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An excerpt from www.HouseOfNames.com archives copyright 2000 - 2017


Originally, McFay was a nickname for a dark-featured, peaceful person. The Gaelic name of the Clan is Mac Dubhshithe, which translates as black one of peace. One branch of the Clan on the island of North Uist was known as Dubh-sidh, meaning 'black fairy,' due to their whimsical association with the faerie folk.

McFay Early Origins



The surname McFay was first found in on the Isle of Colonsay, where the eponymous ancestor of the Clan may be Dubhshith, also called Dubside, who was lector at the Cathedral on the sacred isle of Iona in 1164. As the name MacFee is one of the oldest of all Dalriadan surnames it appears in records as early as the reign of Alexander II, when Johannes Macdufthi was witness to a charter in Dumfriesshire. In 1296, Thomas Macdoffy swore an oath of allegiance to the king.

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McFay Spelling Variations


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McFay Spelling Variations



Spelling variations were extremely common in medieval names, since scribes from that era recorded names according to sound rather than a standard set of rules. McFay has appeared in various documents spelled MacFie, McFey, MacFee, MacDuffie, MacPhee, MacGuffie, MacCuffie, MacPhie, Maffie, Maffey, MacDubh-shithe (Gaelic) and many more.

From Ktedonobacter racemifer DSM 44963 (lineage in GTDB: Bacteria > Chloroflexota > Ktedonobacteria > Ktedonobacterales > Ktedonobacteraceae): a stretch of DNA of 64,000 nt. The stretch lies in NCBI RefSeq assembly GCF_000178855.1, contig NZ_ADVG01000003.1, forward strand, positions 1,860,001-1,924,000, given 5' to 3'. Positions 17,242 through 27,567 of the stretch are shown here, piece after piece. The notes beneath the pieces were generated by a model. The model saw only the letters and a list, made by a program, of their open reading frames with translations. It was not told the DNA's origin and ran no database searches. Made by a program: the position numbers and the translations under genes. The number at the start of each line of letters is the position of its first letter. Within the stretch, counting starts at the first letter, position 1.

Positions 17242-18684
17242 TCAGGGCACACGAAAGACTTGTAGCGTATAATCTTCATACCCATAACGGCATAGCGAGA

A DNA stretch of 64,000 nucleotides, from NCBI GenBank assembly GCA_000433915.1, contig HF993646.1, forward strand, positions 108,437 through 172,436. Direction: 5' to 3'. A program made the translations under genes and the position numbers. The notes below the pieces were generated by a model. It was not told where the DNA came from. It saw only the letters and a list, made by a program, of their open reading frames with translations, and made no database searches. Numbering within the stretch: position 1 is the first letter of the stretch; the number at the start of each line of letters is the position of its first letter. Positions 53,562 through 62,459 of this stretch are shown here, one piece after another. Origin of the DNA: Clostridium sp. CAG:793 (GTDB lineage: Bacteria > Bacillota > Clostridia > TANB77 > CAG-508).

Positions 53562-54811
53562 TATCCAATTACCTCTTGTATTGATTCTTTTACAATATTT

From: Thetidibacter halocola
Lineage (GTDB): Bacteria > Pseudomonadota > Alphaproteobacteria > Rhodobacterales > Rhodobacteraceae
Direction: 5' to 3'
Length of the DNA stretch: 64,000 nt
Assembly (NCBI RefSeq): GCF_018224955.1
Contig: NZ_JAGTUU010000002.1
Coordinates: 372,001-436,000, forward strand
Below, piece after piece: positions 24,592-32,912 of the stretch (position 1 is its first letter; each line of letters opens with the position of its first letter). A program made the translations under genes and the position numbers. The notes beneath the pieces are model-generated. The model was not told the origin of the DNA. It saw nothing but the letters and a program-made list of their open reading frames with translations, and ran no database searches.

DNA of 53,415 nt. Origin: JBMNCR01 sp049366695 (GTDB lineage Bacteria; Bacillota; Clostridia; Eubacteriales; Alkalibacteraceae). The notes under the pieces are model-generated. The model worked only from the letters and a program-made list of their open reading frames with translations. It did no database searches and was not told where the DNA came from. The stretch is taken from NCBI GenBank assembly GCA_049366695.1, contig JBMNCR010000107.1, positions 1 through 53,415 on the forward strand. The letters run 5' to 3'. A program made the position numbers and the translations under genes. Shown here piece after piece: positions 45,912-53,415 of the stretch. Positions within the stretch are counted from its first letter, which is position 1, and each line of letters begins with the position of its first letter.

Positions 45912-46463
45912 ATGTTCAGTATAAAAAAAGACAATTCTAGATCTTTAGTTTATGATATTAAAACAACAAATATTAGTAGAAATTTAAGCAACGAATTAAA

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McFay Early History


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McFay Early History



This web page shows only a small excerpt of our McFay research. Another 361 words (26 lines of text) covering the year 1838 is included under the topic Early McFay History in all our PDF Extended History products and printed products wherever possible.

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McFay Early Notables (pre 1700)


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McFay Early Notables (pre 1700)



More information is included under the topic Early McFay Notables in all our PDF Extended History products and printed products wherever possible.